6.1 Choose EQ South Align. Then choose the One Star Align option. Input the data for your position, date, time and coordinates as prompted by the hand control. Using the direction buttons slew to your chosen known alignment star when prompted by the hand control.  Once you have centered and aligned the alignment star, press enter. The mount now knows where it is and is ready to be Polar aligned. In the Southern Hemisphere Acrux and Hadar work well as Alignment and Polar Alignment stars.

7 Press align on the hand control then press Polar Align and follow the hand control instructions. Make the fine adjustments to the wedge in Latitude and Azimuth to accurately align the mount. If you have taken care with the rough polar alignment of the tripod and care in setting the wedge angle as well as the axis position angle (hand control) the adjustments required will be small.

Important: these adjustments are made to the wedge itself, adjusting the latitude and the RA axes, not touching the hand control, as per the instructions displayed on the hand control. Take care not to disturb the tripod whilst adjusting the wedge.

8 Once you are happy that your alignment star is dead center in the eyepiece, press enter and your mount should now be Polar Aligned.

The Go To accuracy of the mount, using the one star alignment (Acrux), will not be great. This will improve substantially if you do an EQ South two star alignment, especially if the second star is close to your intended imaging target.

Alternatively use the position of a known alignment star in the vicinity of your imaging target, for example Antares, near the Eagle, Triffid and the Lagoon Nebulae. Slew to Antares and replace your initial alignment star (Acrux) with Antares. This will result in sufficient Go To accuracy to get these Nebulae in the eyepiece of the finder scope. (Consult your SLT user manual for detailed instructions on the replacement of alignment stars)

9 Before slewing to your imaging target focus your DSLR on one of your alignments stars. I use a DIY Bathinov mask for this. Taking, say 1 second previews, adjusting in between to ensure 100% focus. Do not trust your infinity setting on the lens to give you perfect focus. 

10 Let the mount slew to your target by inputting its NGC designation and then enter. Use the hand control buttons to center the object in the eyepiece. If the DSLR and finder scope has accurately been set pointing at the same spot your target should now also be on the chip.

Auto Guiding: How

1 Once you are satisfied that your target is centered on the imaging camera chip by taking a few short exposures and adjusting with the hand control replace the eyepiece of the finder scope with your guide cam.  The finder scope now becomes your guide scope. Take care in doing so as not to disturb the mount when switching the eyepiece with the  guide cam. I manufactured an adapter in which the guide cam and eyepiece is an easy press fit in such a way that the eyepiece is par-focal with the guide cam.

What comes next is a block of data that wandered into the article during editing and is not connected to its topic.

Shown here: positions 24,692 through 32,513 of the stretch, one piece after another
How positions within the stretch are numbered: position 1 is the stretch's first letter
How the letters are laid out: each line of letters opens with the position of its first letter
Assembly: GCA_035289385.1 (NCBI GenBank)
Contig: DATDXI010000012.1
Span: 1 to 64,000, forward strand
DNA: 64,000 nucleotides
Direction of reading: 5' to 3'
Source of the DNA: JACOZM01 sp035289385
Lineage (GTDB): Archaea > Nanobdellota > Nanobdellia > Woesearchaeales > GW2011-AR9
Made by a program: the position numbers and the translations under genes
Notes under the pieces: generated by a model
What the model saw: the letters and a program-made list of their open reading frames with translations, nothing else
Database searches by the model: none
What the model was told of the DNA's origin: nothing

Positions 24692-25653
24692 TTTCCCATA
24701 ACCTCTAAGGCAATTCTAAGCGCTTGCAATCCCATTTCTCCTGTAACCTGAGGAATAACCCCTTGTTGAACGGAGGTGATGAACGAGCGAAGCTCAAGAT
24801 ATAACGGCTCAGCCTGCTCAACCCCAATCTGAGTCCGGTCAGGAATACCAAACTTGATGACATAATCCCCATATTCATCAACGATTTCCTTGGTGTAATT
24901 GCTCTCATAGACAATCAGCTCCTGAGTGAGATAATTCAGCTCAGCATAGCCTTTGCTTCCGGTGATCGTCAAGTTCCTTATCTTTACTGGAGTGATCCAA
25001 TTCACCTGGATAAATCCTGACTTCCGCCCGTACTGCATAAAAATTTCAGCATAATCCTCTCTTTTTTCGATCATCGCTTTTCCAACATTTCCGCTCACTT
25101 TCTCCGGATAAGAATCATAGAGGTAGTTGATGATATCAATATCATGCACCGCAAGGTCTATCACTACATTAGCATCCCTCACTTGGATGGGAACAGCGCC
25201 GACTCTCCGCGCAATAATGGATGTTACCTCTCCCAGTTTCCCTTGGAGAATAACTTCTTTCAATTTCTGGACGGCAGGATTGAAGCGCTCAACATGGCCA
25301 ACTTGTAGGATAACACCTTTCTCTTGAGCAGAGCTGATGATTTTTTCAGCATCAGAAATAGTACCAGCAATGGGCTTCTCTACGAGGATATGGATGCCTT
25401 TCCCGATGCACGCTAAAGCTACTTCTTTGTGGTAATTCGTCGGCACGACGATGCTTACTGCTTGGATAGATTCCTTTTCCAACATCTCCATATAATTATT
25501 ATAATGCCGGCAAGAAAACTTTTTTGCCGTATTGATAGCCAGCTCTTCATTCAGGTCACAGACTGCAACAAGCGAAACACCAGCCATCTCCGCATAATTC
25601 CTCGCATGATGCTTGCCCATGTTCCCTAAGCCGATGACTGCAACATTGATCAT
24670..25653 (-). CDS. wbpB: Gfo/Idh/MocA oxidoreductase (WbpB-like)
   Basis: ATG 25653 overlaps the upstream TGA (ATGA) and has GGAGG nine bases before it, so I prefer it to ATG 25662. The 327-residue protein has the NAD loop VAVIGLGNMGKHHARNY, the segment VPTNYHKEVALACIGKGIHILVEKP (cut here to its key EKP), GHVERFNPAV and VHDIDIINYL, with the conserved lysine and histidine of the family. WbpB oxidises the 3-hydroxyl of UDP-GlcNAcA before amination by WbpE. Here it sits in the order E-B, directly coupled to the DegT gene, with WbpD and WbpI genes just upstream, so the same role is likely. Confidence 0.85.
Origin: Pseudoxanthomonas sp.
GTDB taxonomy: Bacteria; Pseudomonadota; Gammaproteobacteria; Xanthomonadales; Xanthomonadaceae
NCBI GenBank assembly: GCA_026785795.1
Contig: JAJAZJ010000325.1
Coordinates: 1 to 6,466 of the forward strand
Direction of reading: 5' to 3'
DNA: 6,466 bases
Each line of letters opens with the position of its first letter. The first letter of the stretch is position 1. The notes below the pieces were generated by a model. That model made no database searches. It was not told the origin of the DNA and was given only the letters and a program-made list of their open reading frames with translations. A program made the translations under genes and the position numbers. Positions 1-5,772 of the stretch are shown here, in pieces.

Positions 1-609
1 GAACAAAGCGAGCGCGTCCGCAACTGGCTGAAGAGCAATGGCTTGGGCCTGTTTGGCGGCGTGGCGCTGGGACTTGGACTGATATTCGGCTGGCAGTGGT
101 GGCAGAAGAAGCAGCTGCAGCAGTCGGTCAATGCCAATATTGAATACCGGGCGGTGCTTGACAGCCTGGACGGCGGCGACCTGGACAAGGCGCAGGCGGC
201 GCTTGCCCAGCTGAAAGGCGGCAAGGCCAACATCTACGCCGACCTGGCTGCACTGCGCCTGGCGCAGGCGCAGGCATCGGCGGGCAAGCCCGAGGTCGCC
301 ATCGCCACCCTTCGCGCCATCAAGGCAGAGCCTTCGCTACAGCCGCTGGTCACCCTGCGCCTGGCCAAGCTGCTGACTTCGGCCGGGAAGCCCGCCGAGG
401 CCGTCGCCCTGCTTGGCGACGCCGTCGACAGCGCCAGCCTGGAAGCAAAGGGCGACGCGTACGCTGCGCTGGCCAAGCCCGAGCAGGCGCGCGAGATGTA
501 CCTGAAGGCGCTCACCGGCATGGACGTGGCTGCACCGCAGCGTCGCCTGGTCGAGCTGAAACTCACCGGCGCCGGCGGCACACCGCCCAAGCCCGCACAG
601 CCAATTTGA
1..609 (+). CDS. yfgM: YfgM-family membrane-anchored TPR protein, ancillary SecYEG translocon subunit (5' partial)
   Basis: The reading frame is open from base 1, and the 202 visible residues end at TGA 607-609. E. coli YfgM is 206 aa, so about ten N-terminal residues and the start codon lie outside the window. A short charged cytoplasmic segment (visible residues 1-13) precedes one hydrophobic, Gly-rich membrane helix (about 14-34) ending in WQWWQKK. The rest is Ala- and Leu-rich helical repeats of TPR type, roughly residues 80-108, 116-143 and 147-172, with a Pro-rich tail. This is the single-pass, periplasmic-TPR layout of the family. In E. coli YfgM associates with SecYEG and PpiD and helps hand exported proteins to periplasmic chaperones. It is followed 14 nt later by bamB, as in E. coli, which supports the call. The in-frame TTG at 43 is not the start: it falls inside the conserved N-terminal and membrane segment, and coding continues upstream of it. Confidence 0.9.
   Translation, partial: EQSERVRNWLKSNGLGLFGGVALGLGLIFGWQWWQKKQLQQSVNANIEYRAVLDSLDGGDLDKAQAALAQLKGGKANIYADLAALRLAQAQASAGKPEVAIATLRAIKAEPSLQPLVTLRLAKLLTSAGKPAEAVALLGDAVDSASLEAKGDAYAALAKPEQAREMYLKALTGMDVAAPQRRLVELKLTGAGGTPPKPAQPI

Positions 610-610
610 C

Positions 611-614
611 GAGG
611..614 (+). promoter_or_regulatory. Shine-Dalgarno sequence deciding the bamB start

Eyepiece and guide cam adapter

 

Guide Cam with adapter in Finder/Guide Scope

2 Launch the PHD guiding software.

3 Check the ASCOM box and follow the prompts to select the mount.

4 Check the Camera box and set the guide cam settings. I use .5 second to 1 second exposures and a low gain for the guide camera.

5 Select a guide star and let PHD do its thing with the guide camera orientation protocol. The calibration steps might be as many as 40 or more. If calibration fails, increase the calibration steps.

6 The following ‘aggressive’ PHD settings work for me. (Brain Icon in PHD)

6.1 RA aggressiveness 100

6.2 RA Hysteresis 10

6.3 Dec mode, sometimes Auto works but if not choose either South or North depending on which way the mount is tending to correct the most.(drift)

6.3 Max Dec duration 1800

6.4 Calibration steps 1500

Use these settings as a base and experiment to find the settings that work for you.

Once PHD has gone through its guide cam orientation routine (calibration) guiding should commence. Give PHD a few minutes to settle before imaging.

Some notes:

1 The PHD graph will probably show substantial peaks and troughs. With a 200mm focal length lens, I have found that it is of no consequence, as long as the cross hairs remain on the guide star.

2 Sometimes when PHD starts guiding the guide star goes off in a direction and eventually works its way out of the green alignment box. This can be due to poor polar alignment, due to play in the mount or poor calibration. If your polar alignment is not spot on redo the alignment. If you are sure that poor alignment is not the cause it may help to carefully nudge the star with the hand control into the green box again and in doing so take up the play. If this does not solve the problem force calibration. (Brain tick box)

 3 The above sounds more involved than what it actually is but after doing this a number of times the whole process now takes me about 15 minutes. I have been able to get it to work 9 times out of ten on the first try.

4 With the fast Guide/Finder Scope I have never had a problem not having a suitable guide star on the guide cam chip so it is not required for the guide/finder scope to be adjustable.

5 This conversion was aimed at long exposure imaging using my DSLR and I have easily managed 4 minute exposures. I am sure longer will be possible but have not found the need to go beyond 4 minutes.

I have not tested this with a telescope and doubt if it will work with focal lengths longer than 200mm. I believe using longer focal length optics will result in noticeable elongated stars due to the increased magnification. For the fixed lenses, 50mm, 135mm and 200mm I use I have been pretty pleased with the wide field imaging results.

A telescope instead of a camera lens will also present challenges for not fouling the EQ wedge when zeroing the optical encoders as well as adding weight the mount may not be able to handle.

The ancient fixed lenses I use are optically of surprising good quality and the whole purpose of this conversion is to do wide field photography. A telescope with a longer focal length will sort of defeat the object of the conversion. 

6 Depending on your latitude the power connection to the mount may foul the wedge. I resolved this by connecting the cable directly to the battery terminals in the battery enclosure and then ran the wire along the mount arm in such a way that it is does not foul anything.

7 Used SLT mounts can be had for song.

Check out the images produced by this set-up in my gallery under the Canon folder.

Contact me at This email address is being protected from spambots. You need JavaScript enabled to view it. if you need further clarification.